Event introducing Okinawan literature held at US Library of Congress

Event introducing Okinawan literature held at US Library of Congress

Literary scholar and president of Meio University Katsunori Yamazato (center) and University of Hawaii Professor Frank Stewart at an event introducing Okinawan literature at the US Library of Congress in Washington DC on September 11.


September 14, 2014 Ryota Shimabukuro of Ryukyu Shimpo reports from Washington D.C.

On September 9, an event introducing Okinawan literature titled “Living Spirit” was held at the US Library of Congress in Washington D.C. Katsunori Yamazato, literary scholar and president of Meio University, and Frank Stewart, a professor at University of Hawaii, were invited as lecturers. In addition to classic works such as The Omoro Soshi (a compilation of ancient poems and songs from Okinawa and the Amami Islands) and those written by Yushiya Chiruu and Unna Nabii, the lecturers also introduced post-war Okinawa works such as The Wild Boar That George Gunned Down by Eiki Matayoshi and The Paper Plane at the Empire State Building by Eikichi Nagado. They highlighted key historical and cultural influences on the literature, including; the Battle of Okinawa and the social situation including the US military base problem after the war, traditional customs and manners, and women’s key role in spiritual culture.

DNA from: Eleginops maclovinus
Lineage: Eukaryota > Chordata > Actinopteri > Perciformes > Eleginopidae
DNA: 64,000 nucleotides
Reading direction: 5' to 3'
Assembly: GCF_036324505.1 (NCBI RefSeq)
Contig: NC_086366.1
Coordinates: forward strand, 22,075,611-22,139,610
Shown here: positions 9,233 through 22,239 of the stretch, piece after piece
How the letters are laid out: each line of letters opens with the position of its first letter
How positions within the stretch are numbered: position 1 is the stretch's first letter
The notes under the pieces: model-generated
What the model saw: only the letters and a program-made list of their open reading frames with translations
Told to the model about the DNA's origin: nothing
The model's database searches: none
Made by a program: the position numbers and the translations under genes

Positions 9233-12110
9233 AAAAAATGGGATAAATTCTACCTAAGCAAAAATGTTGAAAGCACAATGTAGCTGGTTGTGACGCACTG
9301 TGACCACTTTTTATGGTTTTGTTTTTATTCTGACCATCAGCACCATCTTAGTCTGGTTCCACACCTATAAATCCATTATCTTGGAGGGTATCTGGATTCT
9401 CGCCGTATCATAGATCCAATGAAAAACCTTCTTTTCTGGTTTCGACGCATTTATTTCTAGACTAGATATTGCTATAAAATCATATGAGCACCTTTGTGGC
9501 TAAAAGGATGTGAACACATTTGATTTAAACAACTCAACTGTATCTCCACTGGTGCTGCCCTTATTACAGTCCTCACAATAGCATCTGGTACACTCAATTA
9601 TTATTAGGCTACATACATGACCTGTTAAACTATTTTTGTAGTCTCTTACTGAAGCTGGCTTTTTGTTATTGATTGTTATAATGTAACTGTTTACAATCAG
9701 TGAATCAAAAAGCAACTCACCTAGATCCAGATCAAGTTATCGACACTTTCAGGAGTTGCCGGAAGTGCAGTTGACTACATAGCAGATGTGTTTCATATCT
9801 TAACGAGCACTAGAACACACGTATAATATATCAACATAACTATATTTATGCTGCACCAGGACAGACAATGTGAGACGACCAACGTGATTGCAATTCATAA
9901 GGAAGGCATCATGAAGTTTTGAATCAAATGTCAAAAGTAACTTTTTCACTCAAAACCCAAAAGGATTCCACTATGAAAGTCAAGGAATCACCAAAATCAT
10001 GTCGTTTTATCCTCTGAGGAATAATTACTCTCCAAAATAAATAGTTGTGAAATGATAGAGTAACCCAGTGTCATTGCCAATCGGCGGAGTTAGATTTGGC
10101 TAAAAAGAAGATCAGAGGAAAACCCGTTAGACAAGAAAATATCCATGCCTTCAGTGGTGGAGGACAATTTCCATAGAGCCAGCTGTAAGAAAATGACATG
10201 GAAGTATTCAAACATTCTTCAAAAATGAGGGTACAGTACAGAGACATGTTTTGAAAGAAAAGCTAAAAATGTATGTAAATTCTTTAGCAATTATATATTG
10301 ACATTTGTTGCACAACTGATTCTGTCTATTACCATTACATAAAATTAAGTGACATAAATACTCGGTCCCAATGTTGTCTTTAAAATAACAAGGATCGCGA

The event started with the introduction of prominent Okinawan literary works by Prof. Stewart who summarized them in English. Yamazato explained the social background to the works. Yamazato stressed that social situations have been inseparable from Okinawa literature. He highlighted the importance of a petition in 2013, in which Okinawan people requested the central government to cancel the MV-22 Osprey aircraft deployment to US Marine Corps Futenma Air Station and the plan to relocate the Futenma base within Okinawa. He reflected that Okinawan people’s united action in an ‘All-Okinawa’ bi-partisan resistance showed a maturing of Okinawa society.

“Local things such as Uchinaguchi (Okinawan dialect) and Okinawan culture were not treated well in the past, but Okinawan literary people and artists have come to use uchinaguchi more often recently,” Yamazato said. He also explained the movement to restore traditional culture and identities.

(English translation by T&CT)

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